A prophet is typically considered to be first a saint, but who also extends our knowledge of the laws. Yet prophets are not always such great examples. For example, the greatest prophet was Jesus, who was said to be God's only son, who was sent here to show us how to live. Yet Jesus never married, and didn't have any children. Anyone who has raised children knows that everything changes when the kids arrive. A man without children showing us how to live is like somebody who has never been inside a car trying to show us how to drive — that isn't teaching by example. Surely Jesus would have made a great dad. And surely he made the right decision — neglecting his opportunity to have a family so that he could devote all of his time to his ministry, that many more people would be touched by his wisdom, and by his compassion for humankind. So he did the right thing. And he wasn't just a man — he was the greatest man to ever walk the face of the Earth. But if we are to understand him, we have to understand his struggles, and his triumphs, in human terms. He never said that he was the son of God — he always said that he was the "son of man" — a human being. He wanted us to know that even mortals can find the right road here on Earth.
Once we start thinking of prophets in human terms, we can bring them into much clearer focus. If we study what we know about the lives of the great prophets (e.g., Moses, Jesus, Muhammad, Siddhartha, and Confucius), we find that they were actually misfits in the societies of their times, and they wound up outside the paradigm. From those vantage points, they could see what others could not — problems that could be fixed. So they re-entered society with messages for humankind, which turned out to be useful. Society listened, and eventually bestowed the title of prophet on the messengers. But we can't all be misfits, and trying to follow in the footsteps of a disenfranchised visionary, who was in a position to see how society might make a great leap forward, might just turn out to be a wasted life, if there is nothing new to see.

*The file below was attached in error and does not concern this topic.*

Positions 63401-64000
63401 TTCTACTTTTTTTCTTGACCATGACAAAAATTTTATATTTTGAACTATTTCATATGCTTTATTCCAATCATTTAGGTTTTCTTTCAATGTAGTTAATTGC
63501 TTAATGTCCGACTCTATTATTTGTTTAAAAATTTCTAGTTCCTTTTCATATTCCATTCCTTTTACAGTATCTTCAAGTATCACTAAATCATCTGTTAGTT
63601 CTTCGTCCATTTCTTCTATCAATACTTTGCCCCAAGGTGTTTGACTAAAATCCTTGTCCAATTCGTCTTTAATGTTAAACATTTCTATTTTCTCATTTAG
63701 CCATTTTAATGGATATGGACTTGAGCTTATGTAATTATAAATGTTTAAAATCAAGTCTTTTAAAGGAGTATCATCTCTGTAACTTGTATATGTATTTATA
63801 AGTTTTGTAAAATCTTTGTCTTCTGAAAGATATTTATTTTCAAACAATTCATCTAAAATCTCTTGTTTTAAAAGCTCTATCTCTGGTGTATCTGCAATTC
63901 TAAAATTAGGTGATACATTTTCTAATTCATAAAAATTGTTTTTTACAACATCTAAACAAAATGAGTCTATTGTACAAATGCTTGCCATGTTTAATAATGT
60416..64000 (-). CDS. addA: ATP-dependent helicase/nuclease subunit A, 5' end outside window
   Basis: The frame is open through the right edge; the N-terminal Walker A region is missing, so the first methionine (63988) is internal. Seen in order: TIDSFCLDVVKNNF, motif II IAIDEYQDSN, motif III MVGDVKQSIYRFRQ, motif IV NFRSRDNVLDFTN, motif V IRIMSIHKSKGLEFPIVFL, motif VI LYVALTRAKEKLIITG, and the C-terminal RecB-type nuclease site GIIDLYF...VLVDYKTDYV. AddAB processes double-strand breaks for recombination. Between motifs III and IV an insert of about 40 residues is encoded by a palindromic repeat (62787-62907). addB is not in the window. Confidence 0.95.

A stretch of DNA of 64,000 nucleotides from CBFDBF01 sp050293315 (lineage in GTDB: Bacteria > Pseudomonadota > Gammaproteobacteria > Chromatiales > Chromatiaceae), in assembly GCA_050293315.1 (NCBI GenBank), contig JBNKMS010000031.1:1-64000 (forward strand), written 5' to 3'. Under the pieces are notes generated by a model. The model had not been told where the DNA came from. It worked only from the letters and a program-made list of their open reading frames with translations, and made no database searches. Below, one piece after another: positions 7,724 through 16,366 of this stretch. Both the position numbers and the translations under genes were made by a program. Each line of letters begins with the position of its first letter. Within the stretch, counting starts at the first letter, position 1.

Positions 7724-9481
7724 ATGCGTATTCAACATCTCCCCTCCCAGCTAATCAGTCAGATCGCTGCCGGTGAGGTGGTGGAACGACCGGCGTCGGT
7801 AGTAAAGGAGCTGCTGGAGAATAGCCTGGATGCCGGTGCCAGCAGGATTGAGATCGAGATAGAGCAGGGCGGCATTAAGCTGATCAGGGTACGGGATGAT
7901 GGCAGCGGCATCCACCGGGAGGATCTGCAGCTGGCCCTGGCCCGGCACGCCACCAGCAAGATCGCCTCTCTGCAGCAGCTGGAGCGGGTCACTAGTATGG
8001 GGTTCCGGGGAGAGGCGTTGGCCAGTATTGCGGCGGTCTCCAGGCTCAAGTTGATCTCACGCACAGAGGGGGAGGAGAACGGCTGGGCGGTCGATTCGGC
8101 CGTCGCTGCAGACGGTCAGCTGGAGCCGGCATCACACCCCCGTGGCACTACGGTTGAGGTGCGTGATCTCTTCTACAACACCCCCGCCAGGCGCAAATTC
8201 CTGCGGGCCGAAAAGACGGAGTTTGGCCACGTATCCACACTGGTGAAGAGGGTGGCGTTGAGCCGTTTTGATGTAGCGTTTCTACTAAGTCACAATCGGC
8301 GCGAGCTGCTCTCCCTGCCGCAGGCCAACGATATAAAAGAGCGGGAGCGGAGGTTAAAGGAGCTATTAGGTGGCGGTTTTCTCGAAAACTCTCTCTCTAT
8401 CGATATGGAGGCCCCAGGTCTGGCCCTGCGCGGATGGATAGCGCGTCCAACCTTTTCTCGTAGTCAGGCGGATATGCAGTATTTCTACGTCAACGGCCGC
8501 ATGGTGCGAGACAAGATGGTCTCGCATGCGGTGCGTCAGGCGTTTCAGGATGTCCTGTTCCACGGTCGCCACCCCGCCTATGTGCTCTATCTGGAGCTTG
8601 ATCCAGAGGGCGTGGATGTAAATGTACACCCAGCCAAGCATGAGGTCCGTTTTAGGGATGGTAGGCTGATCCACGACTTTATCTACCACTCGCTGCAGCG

The truly great people in this world are the parents who are striving to take care of themselves and their families, and who are raising their children to be decent and respectable citizens. There are such saints in every community. Of course, they are not famous. In the words of Will Durant, "Virtue is not news, and virtuous people, like happy nations, have no history." But they are respected as the pillars of society. Every so often, a misfit is considered great, because a rare opportunity presents itself, and the first person to spot it is somebody outside the paradigm. But the greatness is in the opportunity.